Saturday, November 20, 2010

Should Flight Attendants Get a Free Pass At TSA Security? No.

Pilots, as I reported here yesterday and indicated in a newspaper column a week ago, are getting a special screening exemption at the airport checkpoints.

This new move by the TSA addresses an absurdity: Till now, on-duty pilots who are going through the checkpoints to take control of an airliner have been subjected to asinine inspections of their persons and possessions. As pilot after pilot has said ad infinitum for 10 years, Yo, I don't need a steak knife to commandeer an airplane and crash it into the Empire State Building.

The pilots new ability to bypass TSA checkpoints is predicated on verified identification -- a biometric system that proves the pilot is who he or she claims to be, and a secondary system, linked to airline operations, that says he or she is about to fly a plane.

But once again illustrating Bill Moyers' joke that reporters are paid to explain things they don't understand, we have today some reports wondering why flight attendants aren't being given the same security bypass as pilots.

Because they don't have control of the airplane, is why.

Patricia A. Friend, the head of the big flight attendants' union, the Association of Flight Attendants, has been pressing for the same security exemption for flight attendants that pilots are getting. "There is no reasonable explanation why this highly vetted group of aviation employees continues to be exposed to lengthy airport security lines which may affect their ability to report to the aircraft on time," Friend said in a press release. She likes to make announcements on paper, but is hard to come by when you're looking for an actual answer to a question.

But yes, there is a reasonable explanation why this highly vetted group doesn't get the same exemption as pilots. We'll take it slowly for the slow among the media: A pilot can crash the plane at will. Flight attendants cannot crash anything but the drinks cart.

Flight attendants already get special treatment at security, in that they usually have access to special priority crew lanes. Meanwhile, I am well aware of the complaints of many flight attendants that they seem to be singled out for an extra degree of security hassle by some of the checkpoint humps.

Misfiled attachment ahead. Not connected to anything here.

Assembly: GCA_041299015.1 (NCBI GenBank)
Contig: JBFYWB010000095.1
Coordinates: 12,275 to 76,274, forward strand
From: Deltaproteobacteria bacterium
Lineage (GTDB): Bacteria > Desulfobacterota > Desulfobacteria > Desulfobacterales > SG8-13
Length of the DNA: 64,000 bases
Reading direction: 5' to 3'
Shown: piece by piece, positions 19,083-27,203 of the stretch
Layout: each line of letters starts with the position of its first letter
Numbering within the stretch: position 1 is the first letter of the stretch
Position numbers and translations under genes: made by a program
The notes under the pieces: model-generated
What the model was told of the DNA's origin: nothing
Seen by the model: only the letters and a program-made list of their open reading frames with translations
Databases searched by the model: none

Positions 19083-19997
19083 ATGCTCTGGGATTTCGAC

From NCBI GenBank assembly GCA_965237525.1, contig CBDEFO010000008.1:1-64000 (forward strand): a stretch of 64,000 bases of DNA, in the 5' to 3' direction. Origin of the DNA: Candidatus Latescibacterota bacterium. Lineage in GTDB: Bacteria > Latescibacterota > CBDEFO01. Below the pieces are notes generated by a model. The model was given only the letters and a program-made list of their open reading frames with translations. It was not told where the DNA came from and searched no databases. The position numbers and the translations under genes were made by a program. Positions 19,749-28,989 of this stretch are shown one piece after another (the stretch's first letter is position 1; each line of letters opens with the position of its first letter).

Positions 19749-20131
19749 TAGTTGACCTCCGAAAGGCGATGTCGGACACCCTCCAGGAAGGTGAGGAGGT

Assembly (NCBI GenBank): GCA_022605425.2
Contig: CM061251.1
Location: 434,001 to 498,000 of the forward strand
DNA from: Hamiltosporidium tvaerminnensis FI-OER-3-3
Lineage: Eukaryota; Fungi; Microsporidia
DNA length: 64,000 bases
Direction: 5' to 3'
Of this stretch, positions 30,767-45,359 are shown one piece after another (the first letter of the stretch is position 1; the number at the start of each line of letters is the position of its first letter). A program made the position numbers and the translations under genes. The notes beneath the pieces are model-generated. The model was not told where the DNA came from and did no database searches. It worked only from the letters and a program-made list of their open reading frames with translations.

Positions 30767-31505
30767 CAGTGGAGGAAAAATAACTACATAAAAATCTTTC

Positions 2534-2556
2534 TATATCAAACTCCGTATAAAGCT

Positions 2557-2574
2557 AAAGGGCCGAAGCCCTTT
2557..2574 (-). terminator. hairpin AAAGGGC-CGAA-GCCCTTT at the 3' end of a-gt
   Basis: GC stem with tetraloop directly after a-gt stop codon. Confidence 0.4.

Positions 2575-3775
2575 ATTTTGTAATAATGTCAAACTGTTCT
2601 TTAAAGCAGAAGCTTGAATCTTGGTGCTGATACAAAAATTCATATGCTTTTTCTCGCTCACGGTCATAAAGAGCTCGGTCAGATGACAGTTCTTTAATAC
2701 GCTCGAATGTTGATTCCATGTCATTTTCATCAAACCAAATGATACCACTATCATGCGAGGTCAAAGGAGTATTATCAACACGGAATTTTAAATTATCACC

That needs to stop.

Nevertheless, flight attendants, it seems to me, are the best possible argument for a new program based on the "trusted traveler" concept, limply mandated by Congress years ago and basically laughed at by the TSA over the years.

A trusted traveler program, based on verified ID and a reliable background check for members, would solve many of the chronic and ridiculous security-hassle problems at the checkpoints for frequent fliers who enroll, and who would be given special lanes with expedited security. The idea is that not every traveler is a terrorist.

It's a part of this risk management that the TSA talks about. Risk management, rather than pawing through everybody's carry-on looking for butter-knives. But so far, intelligent risk management is just talk at the TSA.

We even had the outlines of a trusted traveler program once. It was called Clear, and the TSA killed it dead.

(Yes, I know a Clear program has been weakly revived. It, too, is so far essentially nothing more than a Disney World-type front-of-the-line ticket.)


1 comment:

ChefNick said...

I was watching some national news program the other day and the interviewee was a retired Israeli airport security dud.

He was asked what the U.S. should be doing instead of the idiotic "everyone is equal" policy they're sticking to, and he answered with one word: "Profiling."

Instead of patting down seven-year old boys (believe me, they actually do -- I watched them pat down my own seven-year old son) they should be going for "Arabic men under the age of 50, or men and women with Arabic names travelling without children."

Instead, Granny with an Oklahoma address in a wheelchair carrying a bottle of shampoo?

"Up against the wall, bitch, hands behind yo' head, spread 'em, SPREAD 'em!"

PROFILING. To NOT do so is perhaps the biggest mistake the U.S., in all its misguided bleats of "Liberty and equality for all!" has made in the "war against terror."

Osama is sitting by his fire in some cave in the mountains of Pakistan rubbing his hands with glee as he watches foreign newscasts, rejoicing at how his little operation on 9/11 is still bringing the infidels' world to its knees more than nine years on.